The Khaosod news website reported Tuesday that among the latest recovered bodies was that of a 5-year-old girl who lost her footing while trying to join her family on the roof of a blocked van in Prachuap Khiri Khan province.
A main highway connecting Bangkok to the southern region has been cut off due to water run-off, and Highway Department officials were building a temporary bridge Tuesday afternoon to try to reopen the road.
In Bang Saphan district -- one of the hardest-hit areas in Prachuab Khiri Khan -- a railway has been disrupted and more than 90 patients evacuated from a hospital after its ground floor was inundated, according to the Bangkok Post.
Another 39 patients remaining at the hospital were moved to upper floors.
Disaster Prevention and Mitigation Department chief Chatchai Promlert was cited as saying that 1.1 million people from 369,680 households were affected in nearly 5,000 villages in 111 districts since the beginning of the month.
In Songkhla province, all access roads to five districts have been cut off by floods.
Heavy rainfall has also been hitting Bangkok since Monday afternoon, leaving traffic at a standstill across the capital.
Over the week, the navy deployed its biggest landing platform dock, the HTMS Ang Thong, to Nakhon Si Thammarat to be used as a base to help flood victims.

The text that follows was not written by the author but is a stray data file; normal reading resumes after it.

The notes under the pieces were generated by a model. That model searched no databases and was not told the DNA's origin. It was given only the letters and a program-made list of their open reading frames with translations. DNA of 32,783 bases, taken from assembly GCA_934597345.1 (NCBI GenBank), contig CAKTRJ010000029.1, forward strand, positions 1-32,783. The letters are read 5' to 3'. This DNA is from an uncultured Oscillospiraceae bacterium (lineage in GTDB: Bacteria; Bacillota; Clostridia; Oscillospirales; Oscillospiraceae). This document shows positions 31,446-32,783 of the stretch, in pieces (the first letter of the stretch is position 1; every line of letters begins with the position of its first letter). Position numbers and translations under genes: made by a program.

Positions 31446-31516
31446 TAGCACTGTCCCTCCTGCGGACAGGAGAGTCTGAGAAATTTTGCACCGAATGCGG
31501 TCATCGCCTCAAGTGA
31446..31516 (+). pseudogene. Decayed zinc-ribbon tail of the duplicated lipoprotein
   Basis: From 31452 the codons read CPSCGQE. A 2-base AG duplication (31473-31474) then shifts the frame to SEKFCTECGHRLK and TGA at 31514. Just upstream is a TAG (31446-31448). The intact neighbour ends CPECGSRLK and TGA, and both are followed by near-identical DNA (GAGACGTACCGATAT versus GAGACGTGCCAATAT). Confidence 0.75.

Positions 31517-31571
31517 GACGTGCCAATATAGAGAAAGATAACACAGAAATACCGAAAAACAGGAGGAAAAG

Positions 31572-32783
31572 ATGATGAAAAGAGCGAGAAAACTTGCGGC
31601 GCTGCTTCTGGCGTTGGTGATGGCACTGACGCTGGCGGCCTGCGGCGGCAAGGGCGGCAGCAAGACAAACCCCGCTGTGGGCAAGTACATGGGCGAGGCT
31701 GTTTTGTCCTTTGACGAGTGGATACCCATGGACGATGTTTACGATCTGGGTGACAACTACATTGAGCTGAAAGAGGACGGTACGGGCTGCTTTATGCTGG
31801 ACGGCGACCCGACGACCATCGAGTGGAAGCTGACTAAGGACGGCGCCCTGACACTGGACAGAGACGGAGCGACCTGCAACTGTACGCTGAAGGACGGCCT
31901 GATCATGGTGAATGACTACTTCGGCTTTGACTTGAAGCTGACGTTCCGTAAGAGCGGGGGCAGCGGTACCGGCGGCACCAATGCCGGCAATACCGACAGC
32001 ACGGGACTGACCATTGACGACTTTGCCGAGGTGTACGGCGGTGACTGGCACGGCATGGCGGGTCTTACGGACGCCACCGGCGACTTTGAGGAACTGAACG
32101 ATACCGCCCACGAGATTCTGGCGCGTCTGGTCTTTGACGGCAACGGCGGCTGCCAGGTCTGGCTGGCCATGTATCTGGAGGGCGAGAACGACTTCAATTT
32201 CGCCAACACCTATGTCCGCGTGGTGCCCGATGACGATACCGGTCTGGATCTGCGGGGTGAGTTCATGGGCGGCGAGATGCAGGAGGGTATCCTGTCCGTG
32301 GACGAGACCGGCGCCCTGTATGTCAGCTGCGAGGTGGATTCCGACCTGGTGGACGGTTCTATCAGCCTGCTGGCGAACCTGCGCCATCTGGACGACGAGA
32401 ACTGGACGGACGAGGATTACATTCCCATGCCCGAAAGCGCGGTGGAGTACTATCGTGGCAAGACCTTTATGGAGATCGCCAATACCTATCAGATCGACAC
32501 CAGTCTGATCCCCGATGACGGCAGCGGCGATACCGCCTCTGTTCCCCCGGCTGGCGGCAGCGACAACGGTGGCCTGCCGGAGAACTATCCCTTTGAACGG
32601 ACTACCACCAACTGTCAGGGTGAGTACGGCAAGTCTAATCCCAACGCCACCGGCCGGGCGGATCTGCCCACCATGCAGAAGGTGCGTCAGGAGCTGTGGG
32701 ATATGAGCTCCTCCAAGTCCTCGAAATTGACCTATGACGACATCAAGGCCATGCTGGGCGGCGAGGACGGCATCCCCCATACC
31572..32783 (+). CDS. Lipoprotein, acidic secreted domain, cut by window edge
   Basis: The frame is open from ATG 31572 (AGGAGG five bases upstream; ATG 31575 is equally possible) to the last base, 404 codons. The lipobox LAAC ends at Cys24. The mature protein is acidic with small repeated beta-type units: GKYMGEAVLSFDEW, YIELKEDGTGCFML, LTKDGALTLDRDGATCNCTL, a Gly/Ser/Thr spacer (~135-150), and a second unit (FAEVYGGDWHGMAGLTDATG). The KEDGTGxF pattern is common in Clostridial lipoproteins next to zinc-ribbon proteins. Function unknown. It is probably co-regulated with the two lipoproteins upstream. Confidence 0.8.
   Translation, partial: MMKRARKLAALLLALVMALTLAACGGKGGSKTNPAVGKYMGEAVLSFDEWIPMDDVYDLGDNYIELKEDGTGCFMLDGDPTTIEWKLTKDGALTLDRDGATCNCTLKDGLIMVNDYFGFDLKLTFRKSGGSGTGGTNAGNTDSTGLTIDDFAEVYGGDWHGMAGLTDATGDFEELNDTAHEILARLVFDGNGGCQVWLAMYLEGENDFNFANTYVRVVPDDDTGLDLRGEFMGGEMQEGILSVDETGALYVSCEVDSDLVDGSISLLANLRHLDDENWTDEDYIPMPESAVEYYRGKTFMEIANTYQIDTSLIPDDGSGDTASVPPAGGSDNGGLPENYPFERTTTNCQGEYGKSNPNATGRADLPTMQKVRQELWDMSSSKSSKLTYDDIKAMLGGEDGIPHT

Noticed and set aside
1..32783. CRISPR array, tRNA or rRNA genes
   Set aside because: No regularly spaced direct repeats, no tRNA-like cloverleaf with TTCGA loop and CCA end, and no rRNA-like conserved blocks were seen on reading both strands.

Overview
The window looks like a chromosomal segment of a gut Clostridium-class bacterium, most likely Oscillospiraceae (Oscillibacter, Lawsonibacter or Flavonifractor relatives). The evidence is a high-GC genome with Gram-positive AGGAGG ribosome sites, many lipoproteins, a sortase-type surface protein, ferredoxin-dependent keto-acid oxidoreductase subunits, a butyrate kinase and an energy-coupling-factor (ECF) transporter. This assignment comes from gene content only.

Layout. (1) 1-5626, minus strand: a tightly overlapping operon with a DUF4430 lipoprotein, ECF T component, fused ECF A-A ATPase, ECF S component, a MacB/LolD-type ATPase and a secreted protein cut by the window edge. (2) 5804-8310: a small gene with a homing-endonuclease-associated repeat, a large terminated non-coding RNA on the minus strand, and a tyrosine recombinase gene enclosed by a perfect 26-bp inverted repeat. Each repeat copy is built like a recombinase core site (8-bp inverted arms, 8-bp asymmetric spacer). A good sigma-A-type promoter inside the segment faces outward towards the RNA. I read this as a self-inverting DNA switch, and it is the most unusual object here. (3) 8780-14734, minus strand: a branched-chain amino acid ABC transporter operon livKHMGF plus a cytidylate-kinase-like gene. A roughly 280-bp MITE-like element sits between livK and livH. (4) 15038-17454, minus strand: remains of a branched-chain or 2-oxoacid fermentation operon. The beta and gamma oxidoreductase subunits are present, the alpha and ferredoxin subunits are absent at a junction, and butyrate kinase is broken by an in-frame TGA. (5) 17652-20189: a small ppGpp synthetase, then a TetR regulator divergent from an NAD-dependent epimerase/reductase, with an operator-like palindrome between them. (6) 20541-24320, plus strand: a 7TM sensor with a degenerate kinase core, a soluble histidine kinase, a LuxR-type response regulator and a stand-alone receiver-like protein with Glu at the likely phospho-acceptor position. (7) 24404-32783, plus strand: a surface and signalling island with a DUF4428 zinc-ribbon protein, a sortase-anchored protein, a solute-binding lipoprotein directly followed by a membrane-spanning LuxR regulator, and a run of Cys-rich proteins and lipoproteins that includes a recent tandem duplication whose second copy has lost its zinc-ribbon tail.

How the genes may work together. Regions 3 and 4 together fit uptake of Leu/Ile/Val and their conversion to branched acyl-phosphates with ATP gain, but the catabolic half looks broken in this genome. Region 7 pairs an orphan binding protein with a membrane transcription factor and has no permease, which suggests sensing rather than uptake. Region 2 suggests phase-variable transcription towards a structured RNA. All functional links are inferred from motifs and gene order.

Military helicopters are being utilized to transfer food and relief packages from the ships to residents stranded in their homes as many roads are submerged.
The commander of the southern military region, Lt.-Col. Piyawat Nakwanich, also ordered military barracks to be opened for civilians to act as temporary shelters.
Each provincial governor has been given 20 million baht ($560,000) by the military government to be used for relief, with additional funding to be approved by a committee chaired by junta leader-cum-prime minister Gen. Prayuth Chan-ocha.
Since Jan. 1, the unusually strong rains have drenched Thailand’s south, cutting off roads and rail tracks, forcing the closing of airports and affecting hundreds of thousands of people.
In some villages, the water level has reached roof height.
The tourist islands of Koh Samui and Koh Phan-ngan have also been severely affected, with holidaymakers unable to leave for several days and electricity cut off.